Fluconazole (Diflucan) is one of the most widely prescribed antifungal agents. It acts against many fungal pathogens including most Candida without the serious toxicity of Amphotericin B.


Antifungal agent: Micafungin

(P. 299)

Micafungin (Mycamine) belongs to one of the newer classes of antifungals. Given IV, this drug provides new treatment options against Candida and aspergillus species.


Antifungal agent: Nystatin

(P. 299)

Is structurally related to Amphotericin B and is used orally to treat oral cavity Candidiasis.


Antituberculosis agents

(P. 299 - 302)

Are administered for two purposes:

1. to treat latent or Asystematic infection (no evidence of clinical disease), for instance, after exposure to active tuberculosis and or significantly positive PPD (purified protein derivative) skin test.

2. to treat active clinical tuberculosis and prevent relapse.


Tuberculosis (TB)

(P. 299)

Tuberculosis (TB) is caused by a bacterium called mycobacterium tuberculosis, which primarily attacks the lungs.



(P. 303)

Is used in the treatment of serious respiratory tract infections, septicemia, osteomyelitis, serious infections of the female pelvis caused by susceptible bacteria, and for pneumocystis jirovecii pneumonia associated with AIDS.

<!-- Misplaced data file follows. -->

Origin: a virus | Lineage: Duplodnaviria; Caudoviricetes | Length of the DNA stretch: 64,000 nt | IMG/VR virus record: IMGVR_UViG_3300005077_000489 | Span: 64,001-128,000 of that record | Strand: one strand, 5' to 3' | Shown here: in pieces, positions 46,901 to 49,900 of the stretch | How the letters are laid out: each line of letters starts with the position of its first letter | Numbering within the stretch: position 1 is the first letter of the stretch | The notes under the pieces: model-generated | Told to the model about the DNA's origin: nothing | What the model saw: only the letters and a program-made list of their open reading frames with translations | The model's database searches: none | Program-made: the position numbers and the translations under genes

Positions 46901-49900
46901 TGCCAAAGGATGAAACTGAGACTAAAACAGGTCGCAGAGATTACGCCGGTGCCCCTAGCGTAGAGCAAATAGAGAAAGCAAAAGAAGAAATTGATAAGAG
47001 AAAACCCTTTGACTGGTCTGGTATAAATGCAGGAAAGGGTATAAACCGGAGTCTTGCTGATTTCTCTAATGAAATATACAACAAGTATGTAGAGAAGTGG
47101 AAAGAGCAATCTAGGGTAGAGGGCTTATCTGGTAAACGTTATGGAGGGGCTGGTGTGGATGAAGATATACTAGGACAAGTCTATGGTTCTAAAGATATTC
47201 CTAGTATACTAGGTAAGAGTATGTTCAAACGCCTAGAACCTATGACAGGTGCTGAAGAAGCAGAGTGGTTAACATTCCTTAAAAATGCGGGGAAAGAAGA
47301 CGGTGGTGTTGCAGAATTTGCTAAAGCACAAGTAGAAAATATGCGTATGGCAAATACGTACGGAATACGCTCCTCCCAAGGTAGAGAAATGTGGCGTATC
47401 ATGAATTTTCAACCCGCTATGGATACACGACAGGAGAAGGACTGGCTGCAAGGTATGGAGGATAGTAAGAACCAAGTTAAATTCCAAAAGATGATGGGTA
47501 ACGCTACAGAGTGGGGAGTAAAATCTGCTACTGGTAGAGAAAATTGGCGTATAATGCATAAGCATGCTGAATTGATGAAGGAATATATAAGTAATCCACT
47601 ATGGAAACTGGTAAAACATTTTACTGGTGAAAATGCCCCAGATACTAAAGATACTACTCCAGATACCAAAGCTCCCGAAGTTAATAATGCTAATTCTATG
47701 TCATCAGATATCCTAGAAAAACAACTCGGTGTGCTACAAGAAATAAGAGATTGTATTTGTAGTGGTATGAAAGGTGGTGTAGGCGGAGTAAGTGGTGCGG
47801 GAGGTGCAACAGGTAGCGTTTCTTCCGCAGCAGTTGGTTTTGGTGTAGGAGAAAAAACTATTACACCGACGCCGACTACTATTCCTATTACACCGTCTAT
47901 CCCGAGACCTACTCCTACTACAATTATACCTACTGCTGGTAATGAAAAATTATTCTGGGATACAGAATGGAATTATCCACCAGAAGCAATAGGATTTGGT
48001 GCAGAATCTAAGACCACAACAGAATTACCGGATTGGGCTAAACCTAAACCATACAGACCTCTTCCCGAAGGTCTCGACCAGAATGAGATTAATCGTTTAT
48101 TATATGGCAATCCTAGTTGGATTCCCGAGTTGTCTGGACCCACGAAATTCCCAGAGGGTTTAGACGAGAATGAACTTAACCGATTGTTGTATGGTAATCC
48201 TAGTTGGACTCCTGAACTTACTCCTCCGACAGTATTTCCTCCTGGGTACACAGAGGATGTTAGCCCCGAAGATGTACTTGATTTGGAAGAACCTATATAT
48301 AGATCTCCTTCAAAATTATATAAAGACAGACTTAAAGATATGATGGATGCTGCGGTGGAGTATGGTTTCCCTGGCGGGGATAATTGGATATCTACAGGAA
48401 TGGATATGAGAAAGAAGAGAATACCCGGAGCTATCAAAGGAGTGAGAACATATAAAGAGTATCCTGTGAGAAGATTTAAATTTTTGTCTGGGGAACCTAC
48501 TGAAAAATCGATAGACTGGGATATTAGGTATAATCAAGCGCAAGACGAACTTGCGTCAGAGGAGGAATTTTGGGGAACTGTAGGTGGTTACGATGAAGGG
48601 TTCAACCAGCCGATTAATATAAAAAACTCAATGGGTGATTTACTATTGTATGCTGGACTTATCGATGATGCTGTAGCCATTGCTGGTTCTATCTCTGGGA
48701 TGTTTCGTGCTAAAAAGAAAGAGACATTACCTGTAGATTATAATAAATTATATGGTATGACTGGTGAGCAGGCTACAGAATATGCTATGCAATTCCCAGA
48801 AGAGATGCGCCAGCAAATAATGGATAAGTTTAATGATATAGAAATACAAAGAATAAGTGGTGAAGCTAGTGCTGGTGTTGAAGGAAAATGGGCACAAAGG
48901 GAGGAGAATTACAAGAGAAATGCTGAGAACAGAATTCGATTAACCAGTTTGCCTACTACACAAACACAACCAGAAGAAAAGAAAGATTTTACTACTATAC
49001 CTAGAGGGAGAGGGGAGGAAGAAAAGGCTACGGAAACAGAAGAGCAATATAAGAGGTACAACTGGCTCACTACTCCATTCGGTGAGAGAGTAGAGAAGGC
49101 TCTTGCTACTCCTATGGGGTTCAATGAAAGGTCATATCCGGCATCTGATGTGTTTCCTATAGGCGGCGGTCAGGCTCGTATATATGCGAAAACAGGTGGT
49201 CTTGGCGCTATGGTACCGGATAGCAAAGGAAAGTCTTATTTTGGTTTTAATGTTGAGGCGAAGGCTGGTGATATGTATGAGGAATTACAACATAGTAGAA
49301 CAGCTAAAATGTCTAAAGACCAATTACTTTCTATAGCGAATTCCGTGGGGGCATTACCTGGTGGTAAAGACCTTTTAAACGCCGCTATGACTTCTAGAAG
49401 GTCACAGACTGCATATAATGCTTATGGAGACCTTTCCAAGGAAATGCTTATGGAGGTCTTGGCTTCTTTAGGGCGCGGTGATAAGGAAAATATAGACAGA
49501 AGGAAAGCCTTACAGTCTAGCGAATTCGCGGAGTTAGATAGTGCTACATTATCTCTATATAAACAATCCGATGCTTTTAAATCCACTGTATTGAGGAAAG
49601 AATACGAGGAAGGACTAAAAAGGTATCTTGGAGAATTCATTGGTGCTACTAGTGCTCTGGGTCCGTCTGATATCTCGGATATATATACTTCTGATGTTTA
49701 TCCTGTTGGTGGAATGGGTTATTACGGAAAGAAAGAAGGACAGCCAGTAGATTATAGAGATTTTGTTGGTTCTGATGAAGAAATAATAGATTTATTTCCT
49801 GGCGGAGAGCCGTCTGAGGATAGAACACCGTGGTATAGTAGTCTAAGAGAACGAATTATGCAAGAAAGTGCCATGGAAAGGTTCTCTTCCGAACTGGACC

• it is also used in prophylactic regimen in dental procedures for penicillin allergic patients.

• clindamycin may be viable therapeutic option for community-acquired MRSA.

• Has a wider spectrum of activity than lincomycin, from which it is derived.


Metronidazole (Flagyl)

(P. 304)

Is a synthetic antibacterial and antiviral protozoal agent that is effective against protozoa such as trichomonas vaginalis and for the treatment of amebiasis and giardiasis.



(P. 305)

Is structurally unrelated to other available antibiotics. IV Vancomycin is used in the treatment of potentially life-threatening infections caused by susceptible organisms.

☆ It is the drug of choice for MRSA.



(P. 307)

A class of anti-infective drugs used in combination with other drugs to slow the development of resistance; used in the treatment of urinary tract infections, enteritis and opportunistic infections of AIDS.


Urinary anti-infectives

(P. 309 and 595)

Drugs used for initial or recurrent urinary tract infections caused by susceptible organisms, usually bacteriostatic instead of bactericidal.